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Kasher If You Can


Comedian finds the humor in a very misspent youth with published memoir


By Michael Shashoua / Jester editor-in-chief


Stand-up comic Moshe Kasher takes readers through altogether different territory than comedy in his recently published memoir, “Kasher in the Rye,” covering his extreme juvenile delinquent past in the Oakland, Calif. area.


All before age 16, Kasher abused copious amounts of marijuana, whippets, cocaine, acid and alcohol; became a regular vandal and graffiti artist; shoplifted on a regular basis; dropped out of a few schools and a couple rehab facilities; and aged his single mother years in the process. In the book, he tells all these tales with loads of dark comedy. This reviewer isn’t yet familiar with his stand-up material, but with this history, it’s got to be dark as well.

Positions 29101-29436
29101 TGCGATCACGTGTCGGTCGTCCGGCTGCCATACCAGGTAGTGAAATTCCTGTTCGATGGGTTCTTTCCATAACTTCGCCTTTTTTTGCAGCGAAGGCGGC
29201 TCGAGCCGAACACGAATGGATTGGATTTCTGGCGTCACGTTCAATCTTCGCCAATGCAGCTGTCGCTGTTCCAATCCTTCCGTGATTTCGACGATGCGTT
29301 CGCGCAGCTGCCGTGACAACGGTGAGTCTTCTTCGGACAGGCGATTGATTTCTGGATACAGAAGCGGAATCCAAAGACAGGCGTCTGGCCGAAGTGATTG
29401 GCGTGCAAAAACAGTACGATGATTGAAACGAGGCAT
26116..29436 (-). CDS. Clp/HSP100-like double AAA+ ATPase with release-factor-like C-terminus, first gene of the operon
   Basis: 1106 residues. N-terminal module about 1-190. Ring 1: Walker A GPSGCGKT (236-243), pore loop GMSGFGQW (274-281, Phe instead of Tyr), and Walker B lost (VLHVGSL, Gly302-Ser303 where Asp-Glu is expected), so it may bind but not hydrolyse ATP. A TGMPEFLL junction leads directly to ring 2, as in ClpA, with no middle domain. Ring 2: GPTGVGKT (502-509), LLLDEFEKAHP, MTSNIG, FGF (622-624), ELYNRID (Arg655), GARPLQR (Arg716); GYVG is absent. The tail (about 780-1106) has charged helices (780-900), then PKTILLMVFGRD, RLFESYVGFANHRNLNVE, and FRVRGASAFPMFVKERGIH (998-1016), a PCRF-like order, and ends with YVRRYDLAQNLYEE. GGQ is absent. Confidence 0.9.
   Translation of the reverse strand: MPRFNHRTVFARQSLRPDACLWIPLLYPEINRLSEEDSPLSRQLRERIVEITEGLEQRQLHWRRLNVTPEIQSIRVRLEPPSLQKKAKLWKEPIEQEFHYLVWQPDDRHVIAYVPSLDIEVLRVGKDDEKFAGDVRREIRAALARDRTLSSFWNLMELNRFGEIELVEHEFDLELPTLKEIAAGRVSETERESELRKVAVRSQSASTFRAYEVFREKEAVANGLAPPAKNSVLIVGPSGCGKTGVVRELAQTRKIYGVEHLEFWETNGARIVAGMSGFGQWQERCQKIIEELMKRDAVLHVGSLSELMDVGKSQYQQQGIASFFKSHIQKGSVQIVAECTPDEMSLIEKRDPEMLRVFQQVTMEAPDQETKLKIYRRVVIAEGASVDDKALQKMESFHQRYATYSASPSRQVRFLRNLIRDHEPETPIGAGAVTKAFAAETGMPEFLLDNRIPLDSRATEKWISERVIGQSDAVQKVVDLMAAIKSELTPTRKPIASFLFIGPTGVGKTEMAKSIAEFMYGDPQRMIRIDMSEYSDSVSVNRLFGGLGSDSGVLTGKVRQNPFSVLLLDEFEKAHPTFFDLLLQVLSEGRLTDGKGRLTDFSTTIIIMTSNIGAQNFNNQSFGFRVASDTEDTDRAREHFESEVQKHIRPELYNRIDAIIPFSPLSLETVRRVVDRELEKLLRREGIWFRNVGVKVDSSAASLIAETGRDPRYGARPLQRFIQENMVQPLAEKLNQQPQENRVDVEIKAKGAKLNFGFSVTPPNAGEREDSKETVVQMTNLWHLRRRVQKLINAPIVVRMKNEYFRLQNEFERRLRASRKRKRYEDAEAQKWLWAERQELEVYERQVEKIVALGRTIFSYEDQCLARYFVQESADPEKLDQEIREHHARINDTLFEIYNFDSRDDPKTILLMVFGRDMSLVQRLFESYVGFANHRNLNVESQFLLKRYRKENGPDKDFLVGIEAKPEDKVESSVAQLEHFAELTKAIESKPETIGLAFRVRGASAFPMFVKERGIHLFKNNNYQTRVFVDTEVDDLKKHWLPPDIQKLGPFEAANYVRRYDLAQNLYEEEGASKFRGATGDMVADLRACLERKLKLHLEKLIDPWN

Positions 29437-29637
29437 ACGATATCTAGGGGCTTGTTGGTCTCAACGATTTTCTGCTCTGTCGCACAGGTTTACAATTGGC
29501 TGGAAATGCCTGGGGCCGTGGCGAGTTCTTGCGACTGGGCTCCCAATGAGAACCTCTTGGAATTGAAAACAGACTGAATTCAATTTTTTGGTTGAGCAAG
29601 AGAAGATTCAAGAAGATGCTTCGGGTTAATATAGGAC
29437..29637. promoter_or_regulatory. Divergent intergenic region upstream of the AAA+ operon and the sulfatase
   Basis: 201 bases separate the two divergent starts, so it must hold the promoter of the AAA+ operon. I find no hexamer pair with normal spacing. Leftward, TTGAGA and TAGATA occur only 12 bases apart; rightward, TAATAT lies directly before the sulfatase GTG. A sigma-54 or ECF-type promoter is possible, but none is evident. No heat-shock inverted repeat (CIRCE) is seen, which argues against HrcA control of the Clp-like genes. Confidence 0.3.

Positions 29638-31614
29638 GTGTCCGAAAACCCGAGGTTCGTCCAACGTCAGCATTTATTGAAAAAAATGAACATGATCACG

It’s incredible Kasher didn’t suffer some fatal misadventure in all that he did, or end up locked up for life, or well on the way to that. But since he survived and eventually turned the corner to treat his addictions and stop committing crimes, he’s certainly got more than enough surreal and darkly comic true stories to fill this book and probably a couple more. Kasher is clearly skilled as a comic writer and his experience since as a stand-up has probably honed the focus he shows in telling these stories.


For all the corrosiveness of his behavior and the hostility it engendered toward him in his past, Kasher displays an understanding about himself that is certainly evident in the later stages of this memoir. Without that perspective, “Kasher in the Rye” couldn’t possibly be as entertaining with these sorts of life experiences for subject matter as it is.














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